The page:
Emerging curator – Linda Krūmiņa
Artists in residency – Tatjana Ibraimova, Laura Čaupale, story evenings “Ukrainian Nights”
It is impossible to stay neutral. In the moment we think we are, we just give more voice to the majority, to the loud ones or to the inflexible ones or stubborn traditions or assumptions. By each choice and act we support, we invest into one movement or idea or another. So, this year, it seemed impossible not to tackle questions and situations caused by Russia’s war in Ukraine. It was and still is important to give voice and space to the ones whose stories should never be forgotten.
The first residency of this year’s international platform MagiC Carpets took place from 15 August to 15 September, with the participation of artists and participants who are currently taking refuge in Latvia from the war in Ukraine. The residency process resulted in two story nights – “Ukrainian Nights”, which took place on the 7th and the 8th of September as part of the International Festival of Contemporary Theatre “Homo Novus”.
One of the artists in residency was Tatjana Imbraimova from Ukraine who started to work with a local Ukrainian choir hosted by a charity organization. Before this residency, Tatjana was gathering peoples stories by filming them, but this specific situation forced to search for new tools and expressions.
A short excerpt from an interview with Tatjana:
“Operating in a foreign residence during such a dark period of life and history is very difficult. However, how would you describe the topic you have focused on?
Tatjana: As for the “Homo Novus” festival, one of the themes of my research is the night – the darkness that fell on February 24. Along with everything that this night brought with it and changed. Living in Latvia, I collect people’s stories – conversations with people I meet. I’ve listened to a lot of people, but not everyone feels comfortable talking about it on camera. They say that they are not yet ready, they cannot explain to themselves what has happened, they do not know how to tell their story to the end, they are shy. I had imagined that the choir could be a therapeutic way to calm down… but I noticed that many people, as soon as they hear Ukrainian songs, start to cry and can’t sing along anymore. And it is here that the real emotion, shared by all, appears. I think that this is the main thing to show – how young and old, all kinds of people come together… But there are also people who just want to “pump up their skills”.
Interviewer: That sounds life-affirming.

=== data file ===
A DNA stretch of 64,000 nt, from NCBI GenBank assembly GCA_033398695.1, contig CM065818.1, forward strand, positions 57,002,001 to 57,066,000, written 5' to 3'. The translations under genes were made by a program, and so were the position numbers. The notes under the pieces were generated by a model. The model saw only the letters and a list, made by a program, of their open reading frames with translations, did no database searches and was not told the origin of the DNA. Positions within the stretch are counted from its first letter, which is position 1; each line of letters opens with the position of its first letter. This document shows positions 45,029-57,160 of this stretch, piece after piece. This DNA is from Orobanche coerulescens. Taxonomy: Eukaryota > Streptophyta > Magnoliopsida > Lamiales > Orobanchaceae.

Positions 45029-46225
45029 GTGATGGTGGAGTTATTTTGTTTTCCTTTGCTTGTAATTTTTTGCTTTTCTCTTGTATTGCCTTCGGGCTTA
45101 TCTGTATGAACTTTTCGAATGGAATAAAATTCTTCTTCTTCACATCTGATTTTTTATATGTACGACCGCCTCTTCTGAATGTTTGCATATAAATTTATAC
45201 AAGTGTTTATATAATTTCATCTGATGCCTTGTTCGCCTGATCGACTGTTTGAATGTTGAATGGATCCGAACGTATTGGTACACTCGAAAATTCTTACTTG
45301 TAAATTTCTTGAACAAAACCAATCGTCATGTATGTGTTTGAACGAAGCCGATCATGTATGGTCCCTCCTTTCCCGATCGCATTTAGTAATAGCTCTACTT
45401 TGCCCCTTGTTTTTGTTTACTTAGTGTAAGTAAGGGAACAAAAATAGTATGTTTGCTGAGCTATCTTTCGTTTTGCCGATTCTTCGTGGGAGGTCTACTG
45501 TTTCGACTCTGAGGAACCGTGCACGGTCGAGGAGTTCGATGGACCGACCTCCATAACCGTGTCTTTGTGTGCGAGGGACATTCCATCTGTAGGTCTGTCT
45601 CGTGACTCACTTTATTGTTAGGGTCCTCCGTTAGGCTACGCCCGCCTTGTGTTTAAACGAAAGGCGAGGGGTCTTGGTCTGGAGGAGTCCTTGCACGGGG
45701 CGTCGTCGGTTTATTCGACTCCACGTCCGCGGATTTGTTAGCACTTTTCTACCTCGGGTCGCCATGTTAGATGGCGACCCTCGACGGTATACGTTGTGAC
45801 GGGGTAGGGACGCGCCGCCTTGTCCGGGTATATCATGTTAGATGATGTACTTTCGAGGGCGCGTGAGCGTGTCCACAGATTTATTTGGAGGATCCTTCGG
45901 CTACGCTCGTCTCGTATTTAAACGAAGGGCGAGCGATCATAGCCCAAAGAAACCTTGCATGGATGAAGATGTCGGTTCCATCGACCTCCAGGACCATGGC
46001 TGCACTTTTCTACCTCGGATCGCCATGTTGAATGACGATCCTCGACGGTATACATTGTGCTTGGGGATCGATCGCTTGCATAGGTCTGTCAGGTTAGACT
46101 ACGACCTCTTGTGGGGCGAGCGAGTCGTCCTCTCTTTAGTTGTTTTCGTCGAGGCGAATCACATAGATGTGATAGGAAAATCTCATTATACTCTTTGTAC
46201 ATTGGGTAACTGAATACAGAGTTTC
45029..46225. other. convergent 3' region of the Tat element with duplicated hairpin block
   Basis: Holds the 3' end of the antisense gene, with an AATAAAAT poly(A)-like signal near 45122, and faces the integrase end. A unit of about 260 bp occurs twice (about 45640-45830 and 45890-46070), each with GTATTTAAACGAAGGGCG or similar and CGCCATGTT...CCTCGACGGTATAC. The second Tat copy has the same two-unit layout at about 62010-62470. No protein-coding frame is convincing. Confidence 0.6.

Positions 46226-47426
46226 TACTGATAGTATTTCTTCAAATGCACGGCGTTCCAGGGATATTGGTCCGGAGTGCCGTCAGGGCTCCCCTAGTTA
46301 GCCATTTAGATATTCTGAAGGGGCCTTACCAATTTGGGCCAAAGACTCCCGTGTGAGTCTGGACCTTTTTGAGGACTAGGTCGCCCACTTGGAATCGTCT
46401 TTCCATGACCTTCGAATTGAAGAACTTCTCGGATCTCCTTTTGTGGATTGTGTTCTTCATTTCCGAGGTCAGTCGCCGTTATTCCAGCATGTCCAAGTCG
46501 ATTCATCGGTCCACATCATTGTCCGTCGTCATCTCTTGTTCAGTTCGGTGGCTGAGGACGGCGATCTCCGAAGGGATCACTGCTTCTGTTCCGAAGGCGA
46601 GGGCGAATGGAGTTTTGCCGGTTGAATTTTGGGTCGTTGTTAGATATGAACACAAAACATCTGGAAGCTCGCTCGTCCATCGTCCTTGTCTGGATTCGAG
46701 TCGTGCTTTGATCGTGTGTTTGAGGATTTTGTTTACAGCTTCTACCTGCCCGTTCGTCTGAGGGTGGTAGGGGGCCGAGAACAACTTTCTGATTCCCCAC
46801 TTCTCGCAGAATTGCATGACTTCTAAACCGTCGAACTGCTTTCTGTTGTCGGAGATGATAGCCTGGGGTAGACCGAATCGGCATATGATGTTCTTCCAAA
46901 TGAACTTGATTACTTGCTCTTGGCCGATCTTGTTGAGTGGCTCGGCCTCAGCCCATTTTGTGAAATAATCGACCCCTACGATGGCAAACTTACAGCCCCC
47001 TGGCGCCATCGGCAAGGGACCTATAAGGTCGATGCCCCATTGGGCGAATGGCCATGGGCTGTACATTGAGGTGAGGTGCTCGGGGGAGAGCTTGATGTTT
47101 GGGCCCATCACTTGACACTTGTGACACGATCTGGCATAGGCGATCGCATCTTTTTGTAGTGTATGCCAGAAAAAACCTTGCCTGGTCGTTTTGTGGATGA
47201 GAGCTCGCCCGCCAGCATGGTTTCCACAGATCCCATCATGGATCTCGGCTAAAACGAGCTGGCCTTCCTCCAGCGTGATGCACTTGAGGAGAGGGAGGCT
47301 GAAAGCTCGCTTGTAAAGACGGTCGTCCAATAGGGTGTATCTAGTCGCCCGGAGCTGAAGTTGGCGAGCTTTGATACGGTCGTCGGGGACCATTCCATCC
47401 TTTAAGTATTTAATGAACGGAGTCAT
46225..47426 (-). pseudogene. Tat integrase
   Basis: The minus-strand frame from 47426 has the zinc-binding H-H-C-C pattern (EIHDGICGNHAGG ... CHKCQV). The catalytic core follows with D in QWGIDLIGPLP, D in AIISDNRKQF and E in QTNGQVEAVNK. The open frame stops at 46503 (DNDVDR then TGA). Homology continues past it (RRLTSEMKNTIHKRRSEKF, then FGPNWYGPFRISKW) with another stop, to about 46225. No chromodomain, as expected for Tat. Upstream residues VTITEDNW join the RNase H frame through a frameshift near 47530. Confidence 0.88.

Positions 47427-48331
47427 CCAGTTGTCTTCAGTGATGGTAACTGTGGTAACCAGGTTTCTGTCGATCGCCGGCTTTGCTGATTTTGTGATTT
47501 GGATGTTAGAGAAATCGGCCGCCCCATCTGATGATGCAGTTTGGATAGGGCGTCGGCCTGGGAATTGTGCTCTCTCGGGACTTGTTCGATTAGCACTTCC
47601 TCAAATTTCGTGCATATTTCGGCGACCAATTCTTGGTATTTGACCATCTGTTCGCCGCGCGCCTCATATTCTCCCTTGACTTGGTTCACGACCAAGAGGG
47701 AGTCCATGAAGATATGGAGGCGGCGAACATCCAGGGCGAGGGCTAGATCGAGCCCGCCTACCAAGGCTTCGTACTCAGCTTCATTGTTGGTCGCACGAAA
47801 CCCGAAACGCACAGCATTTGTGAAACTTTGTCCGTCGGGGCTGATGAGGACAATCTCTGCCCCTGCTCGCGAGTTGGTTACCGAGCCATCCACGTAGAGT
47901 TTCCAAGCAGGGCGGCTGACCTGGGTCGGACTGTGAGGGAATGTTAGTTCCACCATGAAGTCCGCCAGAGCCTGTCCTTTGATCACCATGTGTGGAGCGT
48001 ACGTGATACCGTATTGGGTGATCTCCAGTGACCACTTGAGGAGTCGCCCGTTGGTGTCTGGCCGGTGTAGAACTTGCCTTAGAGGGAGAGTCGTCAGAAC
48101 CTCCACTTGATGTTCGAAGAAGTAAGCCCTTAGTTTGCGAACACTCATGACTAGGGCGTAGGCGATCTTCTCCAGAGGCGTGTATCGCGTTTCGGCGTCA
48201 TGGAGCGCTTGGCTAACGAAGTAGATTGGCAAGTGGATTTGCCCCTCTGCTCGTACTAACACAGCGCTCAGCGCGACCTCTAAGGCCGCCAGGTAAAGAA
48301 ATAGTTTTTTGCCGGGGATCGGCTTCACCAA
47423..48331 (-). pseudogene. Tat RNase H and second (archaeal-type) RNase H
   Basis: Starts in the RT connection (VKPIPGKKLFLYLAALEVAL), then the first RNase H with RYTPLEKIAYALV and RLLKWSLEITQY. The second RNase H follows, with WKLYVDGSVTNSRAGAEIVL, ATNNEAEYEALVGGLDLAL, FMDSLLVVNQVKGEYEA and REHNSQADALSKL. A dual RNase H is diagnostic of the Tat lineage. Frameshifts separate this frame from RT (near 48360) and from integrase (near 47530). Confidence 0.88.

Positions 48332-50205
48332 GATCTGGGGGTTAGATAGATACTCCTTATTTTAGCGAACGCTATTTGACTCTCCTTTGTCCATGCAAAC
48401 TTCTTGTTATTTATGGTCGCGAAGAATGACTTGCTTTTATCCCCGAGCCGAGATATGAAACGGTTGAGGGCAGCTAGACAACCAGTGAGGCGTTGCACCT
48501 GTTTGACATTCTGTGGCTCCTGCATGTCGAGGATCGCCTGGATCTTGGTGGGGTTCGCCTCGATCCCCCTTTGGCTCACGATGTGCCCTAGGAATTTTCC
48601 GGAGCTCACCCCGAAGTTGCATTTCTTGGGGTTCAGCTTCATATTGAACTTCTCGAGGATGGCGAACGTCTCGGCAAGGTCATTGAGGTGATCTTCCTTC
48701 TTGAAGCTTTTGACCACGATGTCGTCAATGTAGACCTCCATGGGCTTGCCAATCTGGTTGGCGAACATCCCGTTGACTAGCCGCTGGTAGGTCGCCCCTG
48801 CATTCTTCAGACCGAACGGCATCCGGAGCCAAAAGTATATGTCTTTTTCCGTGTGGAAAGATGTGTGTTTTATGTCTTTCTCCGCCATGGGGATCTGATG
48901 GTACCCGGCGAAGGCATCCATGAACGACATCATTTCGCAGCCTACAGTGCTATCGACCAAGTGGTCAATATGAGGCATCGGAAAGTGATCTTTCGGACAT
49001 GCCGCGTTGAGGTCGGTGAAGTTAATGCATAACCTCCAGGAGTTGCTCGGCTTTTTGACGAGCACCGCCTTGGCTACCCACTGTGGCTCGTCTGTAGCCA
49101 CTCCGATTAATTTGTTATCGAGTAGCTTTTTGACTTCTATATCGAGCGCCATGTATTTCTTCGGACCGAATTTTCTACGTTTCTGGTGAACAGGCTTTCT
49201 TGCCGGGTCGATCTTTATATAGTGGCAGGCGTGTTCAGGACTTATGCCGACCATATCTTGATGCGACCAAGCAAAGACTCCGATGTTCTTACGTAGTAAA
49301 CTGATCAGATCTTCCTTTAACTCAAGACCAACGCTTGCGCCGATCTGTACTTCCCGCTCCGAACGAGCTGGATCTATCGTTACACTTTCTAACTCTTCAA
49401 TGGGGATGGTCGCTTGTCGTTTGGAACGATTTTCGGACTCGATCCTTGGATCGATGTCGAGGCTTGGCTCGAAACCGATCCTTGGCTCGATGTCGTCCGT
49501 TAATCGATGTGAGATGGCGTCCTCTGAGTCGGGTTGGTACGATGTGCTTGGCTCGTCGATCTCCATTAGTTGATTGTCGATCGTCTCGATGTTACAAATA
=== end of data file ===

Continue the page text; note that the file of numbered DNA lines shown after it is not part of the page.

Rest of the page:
Tatjana: This is always the case with the documentary material – you can never predict, and it will bring something new, an unexpected discovery. You can write a thousand plans, but they will change every day, and you must be able to hear what is happening and unfolding anew. I thought the talks at the “Homo Novus” festival could introduce this material to a wider audience, combining stories with lullabies. How they allow you to live from dark to dawn, protecting children’s sleep.”
During the residency, a lot of fragile and complex situations were revealed – some of the participants went back home, some were not willing or able to put their experiences in words. So, the artists addressed a few community members who could be the voice of the group – the ones who have been met in Latvia, and the ones back at home. Together they created a story song evening “Ukrainian Night” that took place on September 8, 2022 during the International Festival of Contemporary Theatre “Homo Novus”.
“Ukrainian Night for all of us started on 24 February at 4 pm. Since then, we have all been waiting for the sunrise. This new sun will become the symbol of our victory over darkness and evil. The performance was dedicated to the war children and their parents, the birth of the sun accompanied by Ukrainian songs and lullabies”.
Second artist in the residency was theatre director Laura Čaupale. She is volunteering in a charity organization “Tavi draugi” which is currently transporting refugees, delivering necessary goods and implementing other activities in support of Ukraine. During her time here, Laura met many women who had escaped the war in Ukraine and while being here, they have found the way they could still help and support those back at home.
Laura collaborated with these women and created a dinner story evening “With a dream to return” that took place on September 7, 2022 during the International Festival of Contemporary Theatre “Homo Novus”. Visitors had an opportunity to experience the traditions of Ukrainian cuisine together with ten participants and discover the life story of each woman. “During the evening, we will talk openly about lives changed by the war – how it started, those who stayed at home and those who managed to settle here, as well as how views and values have changed.”
During the residency time, artists, communities and our organization collaborated, contacted many different people who were involved in very different ways. I think we felt that the community of these events expanded in unplanned directions, because they felt that they can and want to connect to the stories, values, goals and wishes that were represented in residencies and story evenings.
Curatorial text by Linda Krūmiņa